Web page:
Thrifty Kids
The space in front of the stage filled up for Ottawa's Thrifty Kids. Lead singer/guitarist Sarah Cogan has a beautiful voice which she made fine use of on the enchanting "Cherry Wine," and the harmonies from the other members were also spot-on. The group often conveyed a vintage '60s pop sound with plenty of hooks and reverbed guitar, and a cover of "Twist and Shout" fit perfectly among the original numbers. There wasn't a lot of chatter between songs, but the music spoke my language and it went down quite well with a "Dark and Stormy" cocktail.

Laura & Greg
I returned to Nightowl just before midnight and Meltybrains? were just finishing what appeared to be quite a colourful set with band and audience members wearing white masks splashed with paint. That late finish meant that Laura & Greg didn't come on until 12:20 a.m. It appears that I'm a sucker for male-female duos that attract fewer than five people. Like The Kickstand Band, Laura & Greg deserved a much bigger audience after making the drive from New York City. He played guitar, she played keyboards, they both sang and their voices blended well together on finely crafted indie pop songs. Laura's voice was particularly captivating. I really liked what I heard and would be happy to see the duo again, but the late start meant that I had to leave before the end of the set to make the 20-minute walk back to Handlebar for 1 a.m.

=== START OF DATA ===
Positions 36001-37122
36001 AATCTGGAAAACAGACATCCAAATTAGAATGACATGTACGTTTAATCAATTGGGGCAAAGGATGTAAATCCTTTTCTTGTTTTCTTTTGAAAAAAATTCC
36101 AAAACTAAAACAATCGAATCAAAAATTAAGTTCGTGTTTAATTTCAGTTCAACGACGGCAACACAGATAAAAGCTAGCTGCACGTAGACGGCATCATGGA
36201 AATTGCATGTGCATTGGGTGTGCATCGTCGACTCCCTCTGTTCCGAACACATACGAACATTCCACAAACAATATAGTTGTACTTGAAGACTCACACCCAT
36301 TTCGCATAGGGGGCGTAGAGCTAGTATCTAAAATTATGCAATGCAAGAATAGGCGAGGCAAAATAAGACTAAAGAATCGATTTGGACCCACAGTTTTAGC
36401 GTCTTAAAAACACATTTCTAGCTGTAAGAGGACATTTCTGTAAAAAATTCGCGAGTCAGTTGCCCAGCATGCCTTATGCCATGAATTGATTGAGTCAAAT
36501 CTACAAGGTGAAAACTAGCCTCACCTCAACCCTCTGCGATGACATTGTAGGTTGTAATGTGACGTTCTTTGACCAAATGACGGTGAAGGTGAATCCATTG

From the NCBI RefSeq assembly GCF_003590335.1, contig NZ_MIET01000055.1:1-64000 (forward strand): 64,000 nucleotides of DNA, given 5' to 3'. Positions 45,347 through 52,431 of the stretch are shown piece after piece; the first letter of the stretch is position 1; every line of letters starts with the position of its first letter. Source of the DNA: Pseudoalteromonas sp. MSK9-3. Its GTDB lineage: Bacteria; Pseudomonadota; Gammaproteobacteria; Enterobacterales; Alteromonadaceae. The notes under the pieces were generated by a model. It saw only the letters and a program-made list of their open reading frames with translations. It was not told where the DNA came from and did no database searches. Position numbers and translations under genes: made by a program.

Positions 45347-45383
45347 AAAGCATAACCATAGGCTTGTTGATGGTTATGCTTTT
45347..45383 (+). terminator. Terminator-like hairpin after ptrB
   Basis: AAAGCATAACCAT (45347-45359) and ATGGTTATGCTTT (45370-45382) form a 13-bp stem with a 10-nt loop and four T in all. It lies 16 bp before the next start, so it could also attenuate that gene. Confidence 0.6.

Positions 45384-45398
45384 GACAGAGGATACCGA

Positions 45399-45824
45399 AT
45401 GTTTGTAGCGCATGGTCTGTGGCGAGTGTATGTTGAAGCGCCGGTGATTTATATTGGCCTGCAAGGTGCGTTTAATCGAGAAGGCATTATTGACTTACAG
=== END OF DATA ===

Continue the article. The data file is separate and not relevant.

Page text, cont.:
The Magic Gang
Another British band, The Magic Gang, provided more well-crafted, classic pop music that was occasionally a bit quirky but always enticing. I'd make a mild Teenage Fanclub comparison. New song "All This Way" was a standout, as were the two final songs, "Alright" and "Jasmine." I hope to hear more from this quartet.

The final band of the night was Toronto outfit OL' CD. The quartet plays the kind of garage rock I want to hear at 2 a.m., and it seemed that sentiment was shared by the 20 people who crowded the front of the stage -- including two guys who play-wrestled on the stage during a cover of The Who's "My Generation." OL' CD delivered a crunch but also knows its way around a melody. All in all, it was a great way to end quite an entertaining night.

Saturday, May 07, 2016